Man vs. Nature

Tearing Up

The Drama's Done

An Alternate Universe


Tiny Coincidences

Portrait of an Artist

The Town

Main Street Meets Mean Street

The Secret

On Getting Naked and Hitting the Streets

Selling Out or Buying In?

A Difficult Choice

Do You Believe in Magic?

Elimination Heartbreak

Figure Eights and Fast Lanes

Art Girls (and Boys) Gone Wild!

Eye of the Tiger Penis

The Temptation of Simon

Art (and Defeat) in the Streets

Night Owl

All the Art That's Fit to Paint

Riddle of the Spanx

The Gray Lady isn't Just for Men

Bangs, Toggle Sweaters, and Kids

The Fame

Child's Play

Kids' Stuff

How Could You?

Sex is in the Air

The Essence of the Competition

Pop Touched Me, Too

One Enchanted Evening

What's Poop Got to Do with It?

For Your Entertainment

Scat-Art-Logical Humor

When Simon Met Sucklord

It's Baaaa-aaaack!

Back to School

Isn't It Ironic?

Art History

Man vs. Nature

Bill discusses his favorite public installation pieces, and explains why "Scales" lost the challenge.


My favorite public art of all time is Jeff Koons' flower "Puppy" installation at Rockefeller Center mounted ten years ago this summer. The 43-foot tall sculpture is just one instance of Jeff's engagement with the public realm. Perhaps the other most memorable example is his silver bunny float in the Thanksgiving Day Parade a few years back. Engagement is the key word here, for as we get older we tend to disconnect socially, physically, mentally and we must push ourselves to stay activated, to fight stagnation and entropy. That's our challenge.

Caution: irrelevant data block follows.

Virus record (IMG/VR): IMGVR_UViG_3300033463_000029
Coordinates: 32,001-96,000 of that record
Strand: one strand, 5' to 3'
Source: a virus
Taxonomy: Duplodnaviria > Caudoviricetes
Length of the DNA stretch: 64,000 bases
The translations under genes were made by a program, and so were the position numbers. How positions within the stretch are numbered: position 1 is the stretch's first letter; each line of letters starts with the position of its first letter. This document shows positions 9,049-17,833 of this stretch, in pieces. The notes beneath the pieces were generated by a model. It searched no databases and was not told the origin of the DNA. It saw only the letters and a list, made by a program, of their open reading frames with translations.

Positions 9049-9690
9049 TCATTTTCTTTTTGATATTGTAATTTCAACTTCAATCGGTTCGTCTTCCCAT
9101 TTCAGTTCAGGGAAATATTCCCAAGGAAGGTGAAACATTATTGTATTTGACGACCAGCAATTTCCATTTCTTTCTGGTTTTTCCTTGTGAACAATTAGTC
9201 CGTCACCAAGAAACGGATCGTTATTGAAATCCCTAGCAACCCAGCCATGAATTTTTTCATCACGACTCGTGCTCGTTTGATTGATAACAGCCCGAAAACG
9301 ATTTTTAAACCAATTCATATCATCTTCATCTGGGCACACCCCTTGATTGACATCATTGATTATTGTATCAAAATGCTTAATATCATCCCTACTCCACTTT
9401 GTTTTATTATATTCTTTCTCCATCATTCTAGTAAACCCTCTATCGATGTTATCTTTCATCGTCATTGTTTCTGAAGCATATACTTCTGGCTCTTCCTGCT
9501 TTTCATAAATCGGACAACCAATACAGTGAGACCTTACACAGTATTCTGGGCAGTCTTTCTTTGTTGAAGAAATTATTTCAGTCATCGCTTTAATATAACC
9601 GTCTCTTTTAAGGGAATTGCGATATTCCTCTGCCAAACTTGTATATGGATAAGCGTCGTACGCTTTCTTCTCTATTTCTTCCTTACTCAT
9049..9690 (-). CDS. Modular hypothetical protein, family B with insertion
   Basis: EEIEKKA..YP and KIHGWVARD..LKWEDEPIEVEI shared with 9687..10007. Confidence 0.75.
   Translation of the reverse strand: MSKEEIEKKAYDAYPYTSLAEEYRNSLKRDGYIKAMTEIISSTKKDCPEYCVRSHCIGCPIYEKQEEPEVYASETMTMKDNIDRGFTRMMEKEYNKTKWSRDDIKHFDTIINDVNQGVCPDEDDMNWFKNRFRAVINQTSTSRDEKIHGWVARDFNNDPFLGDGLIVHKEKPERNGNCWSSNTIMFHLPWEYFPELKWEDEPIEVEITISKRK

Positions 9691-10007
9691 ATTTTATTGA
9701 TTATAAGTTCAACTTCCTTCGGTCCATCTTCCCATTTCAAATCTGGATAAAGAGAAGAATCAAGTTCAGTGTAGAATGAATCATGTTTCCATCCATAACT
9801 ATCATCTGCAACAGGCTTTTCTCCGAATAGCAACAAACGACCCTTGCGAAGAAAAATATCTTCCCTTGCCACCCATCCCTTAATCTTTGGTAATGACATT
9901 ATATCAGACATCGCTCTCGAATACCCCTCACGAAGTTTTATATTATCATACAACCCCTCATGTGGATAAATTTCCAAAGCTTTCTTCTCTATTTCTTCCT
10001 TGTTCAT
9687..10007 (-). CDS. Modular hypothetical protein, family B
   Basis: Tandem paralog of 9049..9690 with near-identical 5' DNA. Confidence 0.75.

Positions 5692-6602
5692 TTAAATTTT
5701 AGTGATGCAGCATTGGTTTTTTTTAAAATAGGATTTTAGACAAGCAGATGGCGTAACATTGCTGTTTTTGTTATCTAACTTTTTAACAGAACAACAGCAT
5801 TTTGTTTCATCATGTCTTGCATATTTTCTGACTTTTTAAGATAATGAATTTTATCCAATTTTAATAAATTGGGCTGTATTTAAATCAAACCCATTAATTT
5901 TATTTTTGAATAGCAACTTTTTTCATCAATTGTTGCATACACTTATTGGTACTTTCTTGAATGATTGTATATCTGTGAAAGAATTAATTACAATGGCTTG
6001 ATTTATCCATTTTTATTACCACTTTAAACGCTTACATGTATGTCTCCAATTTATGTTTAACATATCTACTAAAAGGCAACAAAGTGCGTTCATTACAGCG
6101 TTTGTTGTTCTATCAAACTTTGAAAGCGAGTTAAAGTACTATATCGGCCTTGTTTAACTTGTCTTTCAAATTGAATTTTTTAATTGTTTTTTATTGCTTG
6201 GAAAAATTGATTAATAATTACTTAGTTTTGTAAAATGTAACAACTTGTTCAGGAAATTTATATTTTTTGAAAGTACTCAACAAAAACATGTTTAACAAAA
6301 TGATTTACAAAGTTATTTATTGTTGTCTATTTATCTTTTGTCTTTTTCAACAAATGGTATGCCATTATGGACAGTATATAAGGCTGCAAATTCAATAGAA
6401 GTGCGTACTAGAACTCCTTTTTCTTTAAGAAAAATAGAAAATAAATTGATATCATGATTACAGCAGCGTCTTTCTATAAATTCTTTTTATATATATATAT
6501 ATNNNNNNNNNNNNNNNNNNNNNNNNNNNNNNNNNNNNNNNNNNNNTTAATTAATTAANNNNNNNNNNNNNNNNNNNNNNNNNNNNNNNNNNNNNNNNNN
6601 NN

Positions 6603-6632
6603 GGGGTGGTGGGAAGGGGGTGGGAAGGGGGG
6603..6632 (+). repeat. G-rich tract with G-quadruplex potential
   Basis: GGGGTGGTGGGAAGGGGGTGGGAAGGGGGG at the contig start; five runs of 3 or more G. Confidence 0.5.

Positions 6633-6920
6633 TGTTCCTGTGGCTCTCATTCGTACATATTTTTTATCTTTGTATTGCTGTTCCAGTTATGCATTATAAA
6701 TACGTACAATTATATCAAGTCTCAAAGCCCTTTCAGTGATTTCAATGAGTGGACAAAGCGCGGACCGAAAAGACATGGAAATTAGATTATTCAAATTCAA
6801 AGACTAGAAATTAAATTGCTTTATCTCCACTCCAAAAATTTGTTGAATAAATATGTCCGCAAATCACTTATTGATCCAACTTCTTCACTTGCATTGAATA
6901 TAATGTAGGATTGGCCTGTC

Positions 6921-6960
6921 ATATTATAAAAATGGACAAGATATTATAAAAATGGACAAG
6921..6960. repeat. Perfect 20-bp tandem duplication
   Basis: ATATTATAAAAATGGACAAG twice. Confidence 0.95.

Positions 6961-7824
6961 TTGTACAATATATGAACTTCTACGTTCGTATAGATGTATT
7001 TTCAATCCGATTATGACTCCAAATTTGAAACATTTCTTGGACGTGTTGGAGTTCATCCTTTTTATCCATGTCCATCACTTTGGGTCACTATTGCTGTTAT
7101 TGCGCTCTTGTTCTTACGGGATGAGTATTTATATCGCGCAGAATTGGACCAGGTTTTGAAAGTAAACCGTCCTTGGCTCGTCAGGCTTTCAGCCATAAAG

Outdoor art is often forced to pass another litmus test, especially when it's shown in a less urban setting. I'm thinking of a piece like Franz West's colorful twists, "The Ego and the Id," currently on view through August at the South East corner of Central Park. I believe it was in the book Against Nature where the author states that for something manmade to be considered truly beautiful, it must be able to hold it's own amidst the splendor of nature. Using this benchmark, I would argue that "Scales" should have won the public art challenge.

Personally I was OK awarding their team the victory and still sending Erik home, but the rules as laid out before us were that the person eliminated must be on the losing team. And I do agree that "Scales" capacity for interaction and possible public safety risks were factors in the decision-making process. Jerry really liked this episode and his point about the tree house being pointed skyward toward the World Trade Center - unbeknownst to its creators - is the type of deconstructionist opportunities in contemporary art that draw me to it as a creative field.

One quick side note - the park on Canal Street where the challenge took place just happened to be under a temporary billboard of an empty bed by Felix Gonzales Torres, which felt like some kind of invitation to participate from beyond. The best part is that to the casual passerby you'd never know what is was or who made it ... and you don't have to!